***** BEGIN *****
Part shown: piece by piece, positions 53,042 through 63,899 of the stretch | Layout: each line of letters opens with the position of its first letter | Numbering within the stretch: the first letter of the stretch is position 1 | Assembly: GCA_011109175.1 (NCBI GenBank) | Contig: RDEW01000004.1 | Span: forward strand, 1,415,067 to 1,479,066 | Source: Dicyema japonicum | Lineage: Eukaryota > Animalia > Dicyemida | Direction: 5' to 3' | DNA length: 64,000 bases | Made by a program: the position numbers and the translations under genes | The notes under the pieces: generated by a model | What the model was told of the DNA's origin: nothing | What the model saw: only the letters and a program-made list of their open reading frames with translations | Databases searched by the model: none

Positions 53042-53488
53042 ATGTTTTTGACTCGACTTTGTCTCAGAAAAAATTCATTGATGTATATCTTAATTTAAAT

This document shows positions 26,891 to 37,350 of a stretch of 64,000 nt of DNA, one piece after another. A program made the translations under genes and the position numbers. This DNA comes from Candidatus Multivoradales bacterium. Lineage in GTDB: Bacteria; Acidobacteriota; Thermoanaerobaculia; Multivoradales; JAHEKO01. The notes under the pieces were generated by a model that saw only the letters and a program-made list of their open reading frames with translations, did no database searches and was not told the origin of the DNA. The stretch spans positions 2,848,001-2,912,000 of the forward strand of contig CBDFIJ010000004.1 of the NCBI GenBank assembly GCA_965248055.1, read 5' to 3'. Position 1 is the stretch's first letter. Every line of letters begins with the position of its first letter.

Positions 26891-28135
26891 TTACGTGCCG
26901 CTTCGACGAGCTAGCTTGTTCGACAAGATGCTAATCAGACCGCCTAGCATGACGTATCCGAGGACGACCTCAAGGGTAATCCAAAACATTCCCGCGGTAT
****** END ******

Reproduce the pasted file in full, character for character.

Part shown: piece by piece, positions 53,042 through 63,899 of the stretch | Layout: each line of letters opens with the position of its first letter | Numbering within the stretch: the first letter of the stretch is position 1 | Assembly: GCA_011109175.1 (NCBI GenBank) | Contig: RDEW01000004.1 | Span: forward strand, 1,415,067 to 1,479,066 | Source: Dicyema japonicum | Lineage: Eukaryota > Animalia > Dicyemida | Direction: 5' to 3' | DNA length: 64,000 bases | Made by a program: the position numbers and the translations under genes | The notes under the pieces: generated by a model | What the model was told of the DNA's origin: nothing | What the model saw: only the letters and a program-made list of their open reading frames with translations | Databases searched by the model: none

Positions 53042-53488
53042 ATGTTTTTGACTCGACTTTGTCTCAGAAAAAATTCATTGATGTATATCTTAATTTAAAT

This document shows positions 26,891 to 37,350 of a stretch of 64,000 nt of DNA, one piece after another. A program made the translations under genes and the position numbers. This DNA comes from Candidatus Multivoradales bacterium. Lineage in GTDB: Bacteria; Acidobacteriota; Thermoanaerobaculia; Multivoradales; JAHEKO01. The notes under the pieces were generated by a model that saw only the letters and a program-made list of their open reading frames with translations, did no database searches and was not told the origin of the DNA. The stretch spans positions 2,848,001-2,912,000 of the forward strand of contig CBDFIJ010000004.1 of the NCBI GenBank assembly GCA_965248055.1, read 5' to 3'. Position 1 is the stretch's first letter. Every line of letters begins with the position of its first letter.

Positions 26891-28135
26891 TTACGTGCCG
26901 CTTCGACGAGCTAGCTTGTTCGACAAGATGCTAATCAGACCGCCTAGCATGACGTATCCGAGGACGACCTCAAGGGTAATCCAAAACATTCCCGCGGTAT